Stress is a physiological condition that results from a perception of demands being greater than available resources. The perception triggers a surge of hormones from the brain that cascades down to the adrenal glands secreting anxiety mediating cortisol.
Sensitivity and awareness about emotional chemistry can help individuals and organizations to prevent stress at points of generation, rather than to allow stress to build up and then organize stress relief camps. The usual suspects that notoriously cause stress are unregulated emotion and reaction patterns, ego issues and the inability to digest and deal with criticism. Resultant relationship problems multiply and complicate issues spiraling stress into a consuming vortex.
Ego problems generate in the subconscious and often individuals are clueless about why they react in certain ways. The physiology of social pain (such as rejection) and physical pain have been studied and it has been found that social discomfort activates the same parts of the brain as evolutionarily created for sensing physical pain. Activation in those regions will naturally cause a fight or flight reaction: avoidance, aggression, vindictiveness and wanting to hurt back, while the body reacts with increased blood pressure, higher heart rate, increased blood sugar and tensing of muscles.
Emotional Intelligence training helps people to identify toxic patterns and break them. With practice we can learn to identify the triggers and choose not to jump on the rails of repetitive and ingrained reaction and benefit by not having to control the resultant damage to relationships that invariably follows.
Relationships are based upon empathy and the unit of empathy and social intelligence is the mirror neuron. Their discovery in the late eighties and subsequent research has demystified empathy, trust, intention and thought. There is now scientific evidence that fulfilling long-term relationships have psychological, hormonal and immunological benefits. Quality relationships protect biological systems from succumbing to the toxic effects of stress.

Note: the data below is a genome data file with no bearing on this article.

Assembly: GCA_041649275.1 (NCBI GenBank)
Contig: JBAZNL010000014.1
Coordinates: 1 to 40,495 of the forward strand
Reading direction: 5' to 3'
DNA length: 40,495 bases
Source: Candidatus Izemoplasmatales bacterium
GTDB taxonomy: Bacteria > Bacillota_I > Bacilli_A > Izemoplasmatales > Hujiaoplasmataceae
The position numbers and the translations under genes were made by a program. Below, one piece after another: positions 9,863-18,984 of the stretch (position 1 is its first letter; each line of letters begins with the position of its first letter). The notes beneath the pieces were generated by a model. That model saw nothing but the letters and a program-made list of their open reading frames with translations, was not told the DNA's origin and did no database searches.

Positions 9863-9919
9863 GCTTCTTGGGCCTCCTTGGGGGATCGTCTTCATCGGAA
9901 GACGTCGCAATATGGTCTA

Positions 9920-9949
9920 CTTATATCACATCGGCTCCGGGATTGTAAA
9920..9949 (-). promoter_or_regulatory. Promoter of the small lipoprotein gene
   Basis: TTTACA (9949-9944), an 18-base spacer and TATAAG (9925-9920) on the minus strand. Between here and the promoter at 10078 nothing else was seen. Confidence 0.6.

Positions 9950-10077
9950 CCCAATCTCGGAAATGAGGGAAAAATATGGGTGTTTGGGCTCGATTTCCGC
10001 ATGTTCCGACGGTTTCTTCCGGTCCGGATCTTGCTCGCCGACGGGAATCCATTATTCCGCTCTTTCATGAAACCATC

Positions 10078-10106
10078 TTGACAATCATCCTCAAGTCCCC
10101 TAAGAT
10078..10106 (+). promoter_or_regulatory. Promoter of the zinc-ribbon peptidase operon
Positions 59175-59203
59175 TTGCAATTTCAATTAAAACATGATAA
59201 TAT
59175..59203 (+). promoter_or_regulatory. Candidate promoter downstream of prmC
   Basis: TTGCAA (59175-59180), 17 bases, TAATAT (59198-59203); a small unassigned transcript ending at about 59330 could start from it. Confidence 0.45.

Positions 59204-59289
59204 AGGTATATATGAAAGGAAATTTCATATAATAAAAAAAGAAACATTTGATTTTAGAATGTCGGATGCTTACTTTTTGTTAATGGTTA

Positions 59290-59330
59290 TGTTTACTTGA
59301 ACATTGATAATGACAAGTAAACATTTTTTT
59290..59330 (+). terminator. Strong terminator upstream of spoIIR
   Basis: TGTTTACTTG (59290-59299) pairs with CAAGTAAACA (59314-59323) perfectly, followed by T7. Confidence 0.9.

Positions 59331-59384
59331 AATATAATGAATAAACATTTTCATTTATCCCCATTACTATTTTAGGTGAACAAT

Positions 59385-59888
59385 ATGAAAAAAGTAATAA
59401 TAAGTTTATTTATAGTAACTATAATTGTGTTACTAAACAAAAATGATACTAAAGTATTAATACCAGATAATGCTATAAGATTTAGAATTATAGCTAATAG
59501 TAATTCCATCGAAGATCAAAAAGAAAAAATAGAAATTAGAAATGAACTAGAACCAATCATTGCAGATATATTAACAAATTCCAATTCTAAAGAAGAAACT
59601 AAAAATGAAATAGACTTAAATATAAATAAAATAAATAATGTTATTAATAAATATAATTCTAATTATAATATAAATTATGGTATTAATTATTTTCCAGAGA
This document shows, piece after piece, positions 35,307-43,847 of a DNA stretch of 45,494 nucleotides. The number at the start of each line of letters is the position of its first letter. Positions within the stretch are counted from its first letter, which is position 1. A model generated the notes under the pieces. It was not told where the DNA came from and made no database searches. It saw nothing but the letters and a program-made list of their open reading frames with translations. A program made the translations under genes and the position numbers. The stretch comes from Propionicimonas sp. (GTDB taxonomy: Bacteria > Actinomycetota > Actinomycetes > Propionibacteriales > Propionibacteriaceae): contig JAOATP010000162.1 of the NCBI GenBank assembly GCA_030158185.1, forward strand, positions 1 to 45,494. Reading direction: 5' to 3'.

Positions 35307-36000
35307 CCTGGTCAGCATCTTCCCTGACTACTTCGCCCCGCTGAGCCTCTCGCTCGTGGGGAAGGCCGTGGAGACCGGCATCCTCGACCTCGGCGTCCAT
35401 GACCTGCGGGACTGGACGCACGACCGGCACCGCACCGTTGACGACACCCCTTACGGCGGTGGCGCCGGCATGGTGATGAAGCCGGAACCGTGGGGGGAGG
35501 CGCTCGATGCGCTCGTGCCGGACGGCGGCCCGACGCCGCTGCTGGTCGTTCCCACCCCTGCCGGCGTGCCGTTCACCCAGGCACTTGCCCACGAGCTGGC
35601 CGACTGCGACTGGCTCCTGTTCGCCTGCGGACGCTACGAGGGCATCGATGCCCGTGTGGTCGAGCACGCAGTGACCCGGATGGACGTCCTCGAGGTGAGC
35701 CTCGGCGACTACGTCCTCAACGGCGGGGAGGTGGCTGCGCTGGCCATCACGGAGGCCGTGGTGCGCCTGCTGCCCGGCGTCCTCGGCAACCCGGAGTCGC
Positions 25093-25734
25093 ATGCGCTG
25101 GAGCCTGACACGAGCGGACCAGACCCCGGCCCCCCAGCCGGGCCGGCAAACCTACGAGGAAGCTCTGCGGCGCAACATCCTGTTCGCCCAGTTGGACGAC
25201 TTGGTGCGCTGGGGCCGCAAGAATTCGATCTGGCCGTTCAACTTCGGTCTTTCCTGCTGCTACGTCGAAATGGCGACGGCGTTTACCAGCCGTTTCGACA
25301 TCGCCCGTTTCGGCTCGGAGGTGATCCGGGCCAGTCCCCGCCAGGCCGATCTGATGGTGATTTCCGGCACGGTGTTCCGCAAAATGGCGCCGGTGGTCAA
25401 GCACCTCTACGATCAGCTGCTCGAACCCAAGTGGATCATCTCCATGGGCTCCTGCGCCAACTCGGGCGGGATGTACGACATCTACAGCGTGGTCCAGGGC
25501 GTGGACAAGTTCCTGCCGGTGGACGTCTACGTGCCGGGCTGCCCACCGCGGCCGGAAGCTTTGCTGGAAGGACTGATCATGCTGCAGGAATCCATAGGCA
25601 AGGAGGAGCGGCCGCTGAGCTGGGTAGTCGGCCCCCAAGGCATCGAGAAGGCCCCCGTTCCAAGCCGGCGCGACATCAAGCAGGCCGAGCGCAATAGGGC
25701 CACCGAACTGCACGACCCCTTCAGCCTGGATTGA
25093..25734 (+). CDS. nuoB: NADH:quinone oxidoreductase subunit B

Mitigation of stress prevents a host of diseases and contributes to good health. Apart from ego hassles, misdirected anger and learning to deal with criticism which is also connected with ego balance, sadness is known to generate and exacerbate disease.
When people function at levels lower than capability they experience deep sadness, perhaps even if they are unaware about their real potential. Inability to get along with others, to strike up and maintain long-term relationships erodes a person’s image and proves detrimental to career growth. Low EQ persons will find fewer opportunities coming their way in comparison to popular colleagues. Poor interpersonal relation with superiors and team causes people to withhold talents and not give their best, resulting in mediocre performance in spite of high potential.
Emotional Intelligence helps individuals to actualize their potential. Mentors and team leaders who are aware about emotional blocks to talent expression benefit from leveraging the best from team members and create organizational environments conducive to unleash creativity.
Working at top form and being in flow are situations that release endorphins in the body. Being creative is also an endorphin releasing activity, as is laughing whole-heartedly, helping people and contributing to a cause. Physiologically the benefits from these activities are the same as reaped from aerobic exercise and meditation. Endorphins are the hormone of happiness. They are indigenous pain-killers. Endorphins improve intelligent brain function, relax the heart and normalize blood pressure, boost the ability to fight infection and to repair worn out tissues. Happiness engineers positive health.
Organizations that pay hefty health bills or finance health insurance for employees find it prudent to focus on occupational health hazards and institute preventive health measures. Raising awareness about Emotional Intelligence helps by helping people to actualize potential and raise satisfaction / happiness levels and through minimizing stress and protecting people from the toxic action of chronic exposure to hormones of negative emotions. Prolonged action of cortisone, adrenaline and noradrenaline (hormones of stress, fear and anger respectively) causes damage to brain tissue and immune cells apart from the more well-known effects of damage to heart, kidneys, blood vessels and blood sugar metabolism.
Qualified and eminently ‘employable’ individuals when placed in demanding and stressful positions deliver at high productivity for a while but run the risk of ‘Burnout’. This phenomenon may manifest as physical illness, disillusionment, lack of respect for others, cynicism, toxic behavior, callousness and hankering for change. People who cannot strike up supportive relationships at work, those working in dangerous environments and professionals expected to deliver high levels of care and concern for long hours (e.g. nurses) are especially prone to burnout. Organizations and employers who are aware about the causes of burnout will be able to design systems of support to prevent it and retain some valuable workers.